WASHINGTON (AP) — The Latest on President Donald Trump and the partial government shutdown (all times local):
U.S. officials say the Pentagon is finalizing plans that would send hundreds of additional active-duty troops to the U.S.-Mexico border for several more months to support the Department of Homeland Security and install another 160 miles (257 kilometers) of concertina wire in Arizona and California.
Details are being worked out, but the plan likely would extend the military's border mission though the end of September. The mission is separate from President Donald Trump's campaign to build a border wall but is designed to bolster security.
Officials said Friday the installation of the wire barrier is not expected to take that long, so troops doing that would be finished long before September.
There currently are 2,350 active-duty troops assigned to the border mission, which was slated to end Jan. 31.
The officials spoke on the condition of anonymity to discuss details not yet approved.
By Associated Press writer Lolita C. Baldor.
The House has voted to ensure that all federal employees will be paid retroactively after the partial government shutdown ends.
The bill passed Friday requires that all employees, including those who have been furloughed, be paid as soon as possible once the government reopens.
The Senate approved the bill unanimously Thursday. The bill now heads to President Donald Trump, who is expected to sign it.
More than 800,000 workers, more than half of them still on the job, missed their first paycheck Friday under the stoppage, which began Dec. 22.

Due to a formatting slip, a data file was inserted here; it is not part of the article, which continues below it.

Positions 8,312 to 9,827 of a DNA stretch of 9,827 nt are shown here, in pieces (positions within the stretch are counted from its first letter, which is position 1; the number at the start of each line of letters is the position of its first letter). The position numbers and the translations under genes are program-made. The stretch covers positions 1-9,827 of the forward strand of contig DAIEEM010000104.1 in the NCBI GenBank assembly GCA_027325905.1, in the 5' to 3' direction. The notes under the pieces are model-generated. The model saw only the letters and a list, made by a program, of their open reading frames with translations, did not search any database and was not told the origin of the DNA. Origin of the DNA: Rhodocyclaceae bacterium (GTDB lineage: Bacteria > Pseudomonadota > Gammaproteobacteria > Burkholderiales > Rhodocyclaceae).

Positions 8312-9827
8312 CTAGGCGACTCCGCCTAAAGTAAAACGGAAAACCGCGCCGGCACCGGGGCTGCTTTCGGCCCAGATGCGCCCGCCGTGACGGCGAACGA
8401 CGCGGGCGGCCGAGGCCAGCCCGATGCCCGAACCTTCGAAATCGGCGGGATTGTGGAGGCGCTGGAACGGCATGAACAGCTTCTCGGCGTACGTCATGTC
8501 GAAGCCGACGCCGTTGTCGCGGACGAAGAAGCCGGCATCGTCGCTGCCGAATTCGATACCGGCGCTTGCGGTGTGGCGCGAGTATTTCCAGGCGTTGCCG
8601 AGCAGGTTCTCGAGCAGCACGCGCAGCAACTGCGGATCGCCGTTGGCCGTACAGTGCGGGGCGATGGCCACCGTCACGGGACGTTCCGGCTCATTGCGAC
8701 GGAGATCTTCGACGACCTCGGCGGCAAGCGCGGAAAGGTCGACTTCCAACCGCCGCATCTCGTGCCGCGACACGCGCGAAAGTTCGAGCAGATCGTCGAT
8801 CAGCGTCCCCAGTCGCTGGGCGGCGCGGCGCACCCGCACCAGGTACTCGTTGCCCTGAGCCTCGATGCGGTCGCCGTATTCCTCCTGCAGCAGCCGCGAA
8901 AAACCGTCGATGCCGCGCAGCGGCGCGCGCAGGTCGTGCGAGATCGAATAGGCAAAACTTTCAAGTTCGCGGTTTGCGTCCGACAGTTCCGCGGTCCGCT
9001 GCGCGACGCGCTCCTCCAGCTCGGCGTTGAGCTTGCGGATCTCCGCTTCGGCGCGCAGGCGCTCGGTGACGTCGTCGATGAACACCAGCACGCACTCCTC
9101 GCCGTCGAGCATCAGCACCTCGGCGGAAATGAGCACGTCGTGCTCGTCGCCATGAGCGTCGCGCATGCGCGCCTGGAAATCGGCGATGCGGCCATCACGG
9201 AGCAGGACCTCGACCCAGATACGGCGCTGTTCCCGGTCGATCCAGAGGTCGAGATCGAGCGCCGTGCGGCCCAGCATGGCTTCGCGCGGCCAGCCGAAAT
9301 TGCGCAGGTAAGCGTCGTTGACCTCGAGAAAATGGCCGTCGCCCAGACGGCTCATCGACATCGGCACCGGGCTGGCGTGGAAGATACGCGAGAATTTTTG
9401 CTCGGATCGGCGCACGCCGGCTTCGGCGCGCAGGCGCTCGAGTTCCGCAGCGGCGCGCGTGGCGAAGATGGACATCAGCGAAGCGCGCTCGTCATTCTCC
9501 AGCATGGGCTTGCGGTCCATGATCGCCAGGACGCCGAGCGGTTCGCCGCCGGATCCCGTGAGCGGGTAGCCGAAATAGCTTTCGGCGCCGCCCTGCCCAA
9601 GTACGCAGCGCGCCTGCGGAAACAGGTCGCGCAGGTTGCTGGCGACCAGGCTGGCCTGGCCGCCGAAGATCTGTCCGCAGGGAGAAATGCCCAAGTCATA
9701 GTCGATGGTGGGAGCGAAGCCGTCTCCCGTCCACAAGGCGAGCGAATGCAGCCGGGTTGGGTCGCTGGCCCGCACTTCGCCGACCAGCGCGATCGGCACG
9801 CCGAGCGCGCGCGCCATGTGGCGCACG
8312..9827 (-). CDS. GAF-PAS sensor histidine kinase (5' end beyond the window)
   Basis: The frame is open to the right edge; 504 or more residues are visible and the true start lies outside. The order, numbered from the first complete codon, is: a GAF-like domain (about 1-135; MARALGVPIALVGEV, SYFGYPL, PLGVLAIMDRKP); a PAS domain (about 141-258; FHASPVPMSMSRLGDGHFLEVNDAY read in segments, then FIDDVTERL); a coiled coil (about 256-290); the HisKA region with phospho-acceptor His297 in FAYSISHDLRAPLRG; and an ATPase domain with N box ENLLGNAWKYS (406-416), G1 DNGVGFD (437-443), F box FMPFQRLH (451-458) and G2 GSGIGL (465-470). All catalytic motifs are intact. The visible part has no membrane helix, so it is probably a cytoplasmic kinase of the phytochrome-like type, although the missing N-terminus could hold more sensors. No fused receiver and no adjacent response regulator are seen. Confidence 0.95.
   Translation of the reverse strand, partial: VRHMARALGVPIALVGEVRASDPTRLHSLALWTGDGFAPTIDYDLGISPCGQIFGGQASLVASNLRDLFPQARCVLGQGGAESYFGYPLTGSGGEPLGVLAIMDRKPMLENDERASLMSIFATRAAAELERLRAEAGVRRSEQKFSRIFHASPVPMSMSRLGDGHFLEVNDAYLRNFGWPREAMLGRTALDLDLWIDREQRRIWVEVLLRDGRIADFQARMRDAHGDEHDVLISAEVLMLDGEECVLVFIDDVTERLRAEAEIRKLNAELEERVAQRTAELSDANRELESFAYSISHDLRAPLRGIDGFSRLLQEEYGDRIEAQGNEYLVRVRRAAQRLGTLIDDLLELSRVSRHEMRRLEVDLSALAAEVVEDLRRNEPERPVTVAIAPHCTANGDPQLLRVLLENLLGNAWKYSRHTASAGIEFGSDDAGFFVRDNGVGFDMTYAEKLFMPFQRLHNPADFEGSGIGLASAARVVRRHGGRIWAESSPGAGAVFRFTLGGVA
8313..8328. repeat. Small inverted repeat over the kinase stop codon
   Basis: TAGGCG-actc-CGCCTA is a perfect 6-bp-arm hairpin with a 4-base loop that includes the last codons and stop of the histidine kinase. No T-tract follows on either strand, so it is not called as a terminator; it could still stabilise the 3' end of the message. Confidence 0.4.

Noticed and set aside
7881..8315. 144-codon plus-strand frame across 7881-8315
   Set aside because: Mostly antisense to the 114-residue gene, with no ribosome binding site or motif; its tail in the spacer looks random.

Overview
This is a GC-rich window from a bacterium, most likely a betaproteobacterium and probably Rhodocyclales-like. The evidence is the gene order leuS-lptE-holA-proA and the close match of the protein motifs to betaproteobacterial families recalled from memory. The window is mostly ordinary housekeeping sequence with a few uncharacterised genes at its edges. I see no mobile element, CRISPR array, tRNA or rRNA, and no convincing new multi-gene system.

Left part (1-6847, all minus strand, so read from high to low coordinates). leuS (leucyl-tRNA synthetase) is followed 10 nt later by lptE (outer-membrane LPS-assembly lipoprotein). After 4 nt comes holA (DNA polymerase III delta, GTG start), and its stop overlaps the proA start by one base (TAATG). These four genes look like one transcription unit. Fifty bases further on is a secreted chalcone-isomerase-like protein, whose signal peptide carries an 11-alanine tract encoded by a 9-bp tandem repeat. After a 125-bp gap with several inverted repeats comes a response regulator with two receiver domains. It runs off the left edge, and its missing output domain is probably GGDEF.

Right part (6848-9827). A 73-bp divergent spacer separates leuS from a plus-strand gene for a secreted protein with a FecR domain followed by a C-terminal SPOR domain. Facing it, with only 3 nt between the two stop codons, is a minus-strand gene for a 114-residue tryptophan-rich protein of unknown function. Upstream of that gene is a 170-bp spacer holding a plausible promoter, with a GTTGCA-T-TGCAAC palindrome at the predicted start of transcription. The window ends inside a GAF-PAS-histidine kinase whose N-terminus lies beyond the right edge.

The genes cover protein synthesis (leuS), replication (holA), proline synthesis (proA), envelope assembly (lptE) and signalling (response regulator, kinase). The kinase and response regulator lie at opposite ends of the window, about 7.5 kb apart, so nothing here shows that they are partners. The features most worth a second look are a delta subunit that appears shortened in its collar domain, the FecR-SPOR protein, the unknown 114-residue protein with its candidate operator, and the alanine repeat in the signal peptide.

Miami International Airport is closing a terminal this weekend due to the partial government shutdown because security screeners have been calling in sick at twice the airport's normal rate.
Friday marks the first day screeners will miss a paycheck, and airport spokesman Greg Chin says there's a concern there won't be enough workers to handle all 11 checkpoints during normal hours over the weekend.
Chin says Terminal G will close at 1 p.m. Saturday, reopen for flights Sunday morning and close again at 1 p.m. that day.
The terminal serves United Airlines along with smaller carriers. Its closure means restaurants and shops that depend on departing flights also will close.
Chin told The Miami Herald that some passengers have complained about longer waits but there have been no abnormal security delays.
Puerto Rico's representative in Congress says it is "unacceptable" for President Donald Trump to consider taking billions of dollars slated for disaster response in the U.S. territory to help build a border wall. She said to do so amounts to "playing with our pain and hope."
A congressional official said Thursday the White House has directed the Army Corps of Engineers to look for billions of dollars earmarked last year for disaster response for Puerto Rico and other areas that could be diverted to a border wall.
Jenniffer Gonzalez said Friday that the island still has not received $2.5 billion in funds even though more than a year has passed since Hurricane Maria hit Puerto Rico as a Category 4 storm.
She says, "To use this now as a political football is not what U.S. citizens in Puerto Rico deserve."
The money was set aside for projects including channeling rivers to prevent flooding, which has long been a widespread problem for the U.S. territory, especially during the Atlantic's six-month hurricane season.
President Donald Trump is edging closer to declaring a national emergency to fund his long-promised border wall, as pressure mounts to find an escape hatch from the three-week impasse that has closed parts of the government, leaving hundreds of thousands of workers without pay.
Some 800,000 workers, more than half of them still on the job, will miss their first paycheck on Friday under the stoppage, and Washington is close to setting a dubious record for the longest government shutdown in U.S. history. That left some Republicans on Capitol Hill increasingly uncomfortable with Trump's demands.
Asked about the plight of those going without pay, the president shifted the focus, saying he felt badly "for people that have family members that have been killed" by criminals who came over the border.